Mortgage Originations Drop Nearly 60%
Mortgage originations dropped sharply in the first quarter of 2014 from one year prior, according to data released by the NCUA Tuesday.
Credit unions originated an annualized $42.6 billion in fixed-rate, first real estate loans in the first quarter, down from $102.9 billion in the first quarter of 2013, the NCUA said in a press release.
“The decline largely reflects a reduction in mortgage refinancing activity and is consistent with the slowdown in the housing market during the quarter. The growth in total loans contributed to a 3.3 percentage point rise in the overall loans-to-shares ratio relative to a year ago, to 69.2%, the highest first-quarter ratio since 2010,” the NCUA also said.
The agency also attributed the decline to higher interest rates.
“Investing in people and communities will produce dividends for credit unions in many respects, but the higher interest rate environment of late 2013 and the first quarter of 2014 slowed mortgage originations," NCUA Board Chairman Debbie Matz said. “To protect the Share Insurance Fund, the NCUA continues to closely monitor the risks posed by rising interest rates, long-term investments and fixed-rate mortgages.”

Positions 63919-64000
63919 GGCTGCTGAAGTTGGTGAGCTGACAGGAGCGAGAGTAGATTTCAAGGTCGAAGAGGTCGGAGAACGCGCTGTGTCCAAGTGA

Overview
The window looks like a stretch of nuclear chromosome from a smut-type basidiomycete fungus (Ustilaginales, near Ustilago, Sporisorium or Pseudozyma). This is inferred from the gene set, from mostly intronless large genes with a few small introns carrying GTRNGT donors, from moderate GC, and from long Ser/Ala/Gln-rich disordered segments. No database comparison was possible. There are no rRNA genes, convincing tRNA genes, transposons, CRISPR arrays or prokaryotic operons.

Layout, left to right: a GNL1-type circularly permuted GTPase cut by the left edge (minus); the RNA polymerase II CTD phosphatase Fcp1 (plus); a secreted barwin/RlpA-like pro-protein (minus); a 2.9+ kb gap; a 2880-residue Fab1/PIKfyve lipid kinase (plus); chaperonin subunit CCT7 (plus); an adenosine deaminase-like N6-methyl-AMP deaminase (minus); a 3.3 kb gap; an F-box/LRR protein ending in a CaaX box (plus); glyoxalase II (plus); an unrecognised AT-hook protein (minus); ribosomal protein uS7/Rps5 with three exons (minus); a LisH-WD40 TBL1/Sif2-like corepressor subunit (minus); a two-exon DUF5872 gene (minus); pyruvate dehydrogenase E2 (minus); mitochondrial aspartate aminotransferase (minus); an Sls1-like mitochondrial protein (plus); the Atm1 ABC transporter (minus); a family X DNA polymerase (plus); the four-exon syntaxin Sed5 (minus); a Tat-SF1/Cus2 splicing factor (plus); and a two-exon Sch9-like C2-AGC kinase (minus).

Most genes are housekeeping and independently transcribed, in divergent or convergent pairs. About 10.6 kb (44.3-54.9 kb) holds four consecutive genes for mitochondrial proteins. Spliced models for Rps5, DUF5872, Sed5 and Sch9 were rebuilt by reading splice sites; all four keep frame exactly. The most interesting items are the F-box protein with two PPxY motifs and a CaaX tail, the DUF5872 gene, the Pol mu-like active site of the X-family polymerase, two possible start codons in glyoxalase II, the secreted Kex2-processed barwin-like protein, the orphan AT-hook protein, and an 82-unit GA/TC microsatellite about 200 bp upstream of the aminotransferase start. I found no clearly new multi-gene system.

According to the report, outstanding loan balances were up 8.8% in the first quarter of 2014, from the same period last year. New auto loans increased 13.9% to $73.5 billion and used auto loans grew 11.3% to $130.1 billion. Net member business loan balances also increased 11.1% to $47.3 billion.
Credit union membership grew by 831,635 to reach a record high of 97.1 million, while credit union assets increased 3.4% to $1.1 trillion, from $1.06 trillion in 2013. Net worth grew 1.8% to $116.6 billion, from $114.5 billion in the first quarter of 2013.
The agency said federally insured credit unions remain well capitalized. The amount of well-capitalized credit unions increased 1 percentage point in the first quarter of 2014 compared to same period last year. Overall, 96% of credit unions reported a net worth at or above the existing requirement of 7%.
Reacting to the latest data, NAFCU said the NCUA should withdraw the proposed risk-based capital rule.
“The first-quarter data shows credit unions continue to meet the high standards of value and exceptional member service that people want in their financial institutions,” said Carrie Hunt, NAFCU senior vice president of government affairs and general counsel. “Moreover, credit unions continue to be a vital source of credit in helping small businesses expand and promote job growth on Main Street. We want to see these trends continue and believe a key step toward ensuring a sustained recovery is for NCUA to withdraw its proposed risk-based capital rule.”